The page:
As a physiotherapist and as someone who has participated in a few triathlons myself, one of the most important things to know is knowing where to start!!
Firstly, developing a base level of aerobic fitness is extremely important for anybody looking to combine various disciplines into one race. Couch to triathlon does not necessarily mean starting training for all the disciplines all at once!
The most common combination in the triathlon is a swim, a cycle and a run. Many people who are thinking of doing a triathlon have some level of experience in one or all of these disciplines, but usually not in combination! When we look to combine the three into one race it places new demands on our muscles and body systems. As we change from cycling to running we are now asking many of the same muscles to work just as hard, but in a slightly different way and different movement pattern.
Here are some tips on how to do this successfully…
Establishing a base fitness level
First of all we need to ensure that our muscles and cardiovascular/respiratory systems are capable of working together efficiently for the time period required in the race that we wish to undertake. Without initially combining the three disciplines we can slowly build up our fitness level by training inside or outside the gym. We can gradually build up the time that we exercise for over a number of weeks. This can be done on a crosstrainer, a stationary bike, the treadmill or the pool in the gym, or by undertaking a walk-jog-run or cycling program outside the gym. Gradually build up the time that you are exercising for until you have reached a point where you can exercise comfortably for the period of time required in the race. During this period incorporating some yoga/pilates/core stability work can be very beneficial in injury prevention as your training for your first triathlon progresses!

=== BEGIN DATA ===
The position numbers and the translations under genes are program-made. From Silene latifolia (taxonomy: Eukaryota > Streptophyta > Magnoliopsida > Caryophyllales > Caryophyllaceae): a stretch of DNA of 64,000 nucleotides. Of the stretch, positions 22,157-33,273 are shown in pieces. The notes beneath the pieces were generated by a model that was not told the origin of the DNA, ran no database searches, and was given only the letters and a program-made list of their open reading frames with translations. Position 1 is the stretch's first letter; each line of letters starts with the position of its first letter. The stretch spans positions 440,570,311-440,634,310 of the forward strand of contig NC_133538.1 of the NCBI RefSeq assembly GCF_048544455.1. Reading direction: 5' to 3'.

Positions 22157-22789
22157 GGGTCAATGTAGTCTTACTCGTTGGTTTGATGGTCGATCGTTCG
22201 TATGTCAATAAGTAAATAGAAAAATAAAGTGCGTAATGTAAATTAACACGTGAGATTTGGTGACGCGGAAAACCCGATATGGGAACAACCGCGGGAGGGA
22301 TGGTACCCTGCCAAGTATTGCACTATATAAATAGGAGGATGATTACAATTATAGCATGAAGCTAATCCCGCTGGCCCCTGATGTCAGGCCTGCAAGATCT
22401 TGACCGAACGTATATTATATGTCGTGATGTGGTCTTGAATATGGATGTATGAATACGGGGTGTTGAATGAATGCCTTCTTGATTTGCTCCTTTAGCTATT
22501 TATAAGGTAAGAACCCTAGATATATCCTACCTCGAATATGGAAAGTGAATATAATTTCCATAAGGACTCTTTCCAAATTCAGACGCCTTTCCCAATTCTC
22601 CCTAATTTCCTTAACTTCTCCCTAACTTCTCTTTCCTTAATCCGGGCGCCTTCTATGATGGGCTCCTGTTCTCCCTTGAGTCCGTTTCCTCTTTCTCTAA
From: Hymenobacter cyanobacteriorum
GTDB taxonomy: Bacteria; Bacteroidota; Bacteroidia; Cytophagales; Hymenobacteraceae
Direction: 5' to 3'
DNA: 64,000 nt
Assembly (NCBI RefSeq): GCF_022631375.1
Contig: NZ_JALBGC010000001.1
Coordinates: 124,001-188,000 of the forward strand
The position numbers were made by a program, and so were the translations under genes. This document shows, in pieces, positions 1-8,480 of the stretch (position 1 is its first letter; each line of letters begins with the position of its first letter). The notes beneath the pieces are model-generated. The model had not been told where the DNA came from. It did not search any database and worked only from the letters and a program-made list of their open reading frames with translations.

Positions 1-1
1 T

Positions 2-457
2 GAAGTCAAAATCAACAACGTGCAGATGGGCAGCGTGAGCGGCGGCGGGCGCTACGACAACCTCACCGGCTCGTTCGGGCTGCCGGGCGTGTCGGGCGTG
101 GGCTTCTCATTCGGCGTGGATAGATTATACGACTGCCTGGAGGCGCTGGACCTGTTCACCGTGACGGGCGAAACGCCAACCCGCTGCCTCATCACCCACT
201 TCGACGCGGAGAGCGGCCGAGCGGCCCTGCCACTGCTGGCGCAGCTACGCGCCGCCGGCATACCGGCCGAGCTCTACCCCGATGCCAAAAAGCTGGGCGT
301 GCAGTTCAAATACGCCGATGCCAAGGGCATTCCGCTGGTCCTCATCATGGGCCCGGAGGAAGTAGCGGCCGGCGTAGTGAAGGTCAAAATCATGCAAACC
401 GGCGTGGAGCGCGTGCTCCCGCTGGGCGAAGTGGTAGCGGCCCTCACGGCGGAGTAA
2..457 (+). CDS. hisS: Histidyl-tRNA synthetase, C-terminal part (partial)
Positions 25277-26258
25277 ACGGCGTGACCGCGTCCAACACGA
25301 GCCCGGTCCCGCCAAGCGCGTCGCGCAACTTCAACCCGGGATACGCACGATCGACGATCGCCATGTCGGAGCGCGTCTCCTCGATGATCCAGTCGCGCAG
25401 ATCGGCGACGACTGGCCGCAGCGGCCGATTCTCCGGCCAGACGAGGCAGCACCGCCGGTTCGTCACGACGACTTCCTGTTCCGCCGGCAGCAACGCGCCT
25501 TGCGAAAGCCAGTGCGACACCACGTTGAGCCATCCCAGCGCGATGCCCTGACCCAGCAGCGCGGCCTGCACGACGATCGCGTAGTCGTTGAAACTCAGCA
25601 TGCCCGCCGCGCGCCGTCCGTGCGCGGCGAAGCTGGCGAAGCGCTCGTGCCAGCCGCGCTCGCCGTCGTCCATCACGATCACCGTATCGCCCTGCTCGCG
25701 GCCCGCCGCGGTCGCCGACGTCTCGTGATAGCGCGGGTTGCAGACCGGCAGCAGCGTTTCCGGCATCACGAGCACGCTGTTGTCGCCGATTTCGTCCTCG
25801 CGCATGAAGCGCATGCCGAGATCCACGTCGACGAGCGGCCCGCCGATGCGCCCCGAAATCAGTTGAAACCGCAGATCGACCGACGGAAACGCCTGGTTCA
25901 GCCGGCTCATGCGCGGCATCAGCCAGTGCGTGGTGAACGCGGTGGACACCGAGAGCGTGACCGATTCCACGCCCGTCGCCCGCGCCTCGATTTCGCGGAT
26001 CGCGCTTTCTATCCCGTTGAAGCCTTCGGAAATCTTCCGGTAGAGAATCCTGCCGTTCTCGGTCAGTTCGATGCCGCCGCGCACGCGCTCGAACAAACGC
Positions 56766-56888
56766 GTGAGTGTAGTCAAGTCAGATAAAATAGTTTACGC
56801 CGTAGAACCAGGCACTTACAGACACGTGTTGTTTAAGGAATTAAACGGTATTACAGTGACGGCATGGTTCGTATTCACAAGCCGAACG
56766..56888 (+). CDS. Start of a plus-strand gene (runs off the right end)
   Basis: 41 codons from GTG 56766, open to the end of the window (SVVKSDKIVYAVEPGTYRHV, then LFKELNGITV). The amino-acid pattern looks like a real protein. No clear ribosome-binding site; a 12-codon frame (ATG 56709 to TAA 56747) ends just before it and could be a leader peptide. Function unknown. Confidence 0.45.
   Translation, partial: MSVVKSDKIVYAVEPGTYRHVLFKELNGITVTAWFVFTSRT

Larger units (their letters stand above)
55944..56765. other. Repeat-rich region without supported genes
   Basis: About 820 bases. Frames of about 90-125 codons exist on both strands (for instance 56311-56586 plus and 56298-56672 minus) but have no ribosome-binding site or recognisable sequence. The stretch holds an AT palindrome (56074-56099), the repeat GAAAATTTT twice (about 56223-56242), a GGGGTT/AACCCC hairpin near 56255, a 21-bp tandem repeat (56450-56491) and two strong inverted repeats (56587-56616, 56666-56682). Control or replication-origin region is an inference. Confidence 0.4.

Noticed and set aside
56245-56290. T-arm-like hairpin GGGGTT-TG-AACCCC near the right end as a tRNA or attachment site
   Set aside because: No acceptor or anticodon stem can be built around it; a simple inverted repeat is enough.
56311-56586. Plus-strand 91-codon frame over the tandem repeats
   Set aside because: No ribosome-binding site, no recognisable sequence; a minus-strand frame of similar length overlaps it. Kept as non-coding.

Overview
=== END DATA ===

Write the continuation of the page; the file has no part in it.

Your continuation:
Beginning to ‘BRICK’ train for your triathlon
A’ brick’ is a term for combining two of the disciplines in your upcoming race, ie a bike-run, a bike-swim or a swim-run. The brick type training places new demands on us requiring us to change the way we are using use our muscles in quick succession. The most difficult of these transitions is usually the bike-run, as our legs often feel heavy and almost ’alien’ when we hop off the bike and immediately ask them to start to run! The good news is that this new and uncomfortable feeling will decrease as we continue to run, and also as we continue to train in this manner.
A good way to start is with a few ‘transition runs’ following a cycle. The cycle part can be as long as you like, followed by a short run (5-10 minutes) of low intensity- (even walking briskly initially can help to build up this tolerance, and isn’t quite as daunting a challenge to begin with!). Over the coming weeks you can gradually build up the time that you run after the cycle, building up to a full workout in both. From here you can work towards gradually building up the intensity of the run/cycle until you reach your goal for race pace!
The hardest brick to practice is the swim-bike as it can present some challenges as to cycling up to the pool! Luckily this is usually one of the easier transitions which requires less practice as the swim requires more equal use of the upper body and lower body muscles.
Nutrition and hydration
Hydration and nutrition also very important factors when increasing any type of training. As we train hard we excrete moisture, but also loose a proportionate amount of electrolytes ( eg sodium, potassium) in our sweat. Using an isotonic sports drink can be very useful for post exercise re-hydration.
Finally, as a physiotherapist, I can’t stress enough how important it is to listen to your body. Rest days are highly important as our bodies need time to recuperate and recover from intensive training in order to allow you perform well in your next session. A good warm up and cool down are also essential components of training.
And of course, if you do run into any issues with your training, have any questions, or feel that an injury is starting to impede your progress; a physiotherapist is never too far away to help you on your way to your goal!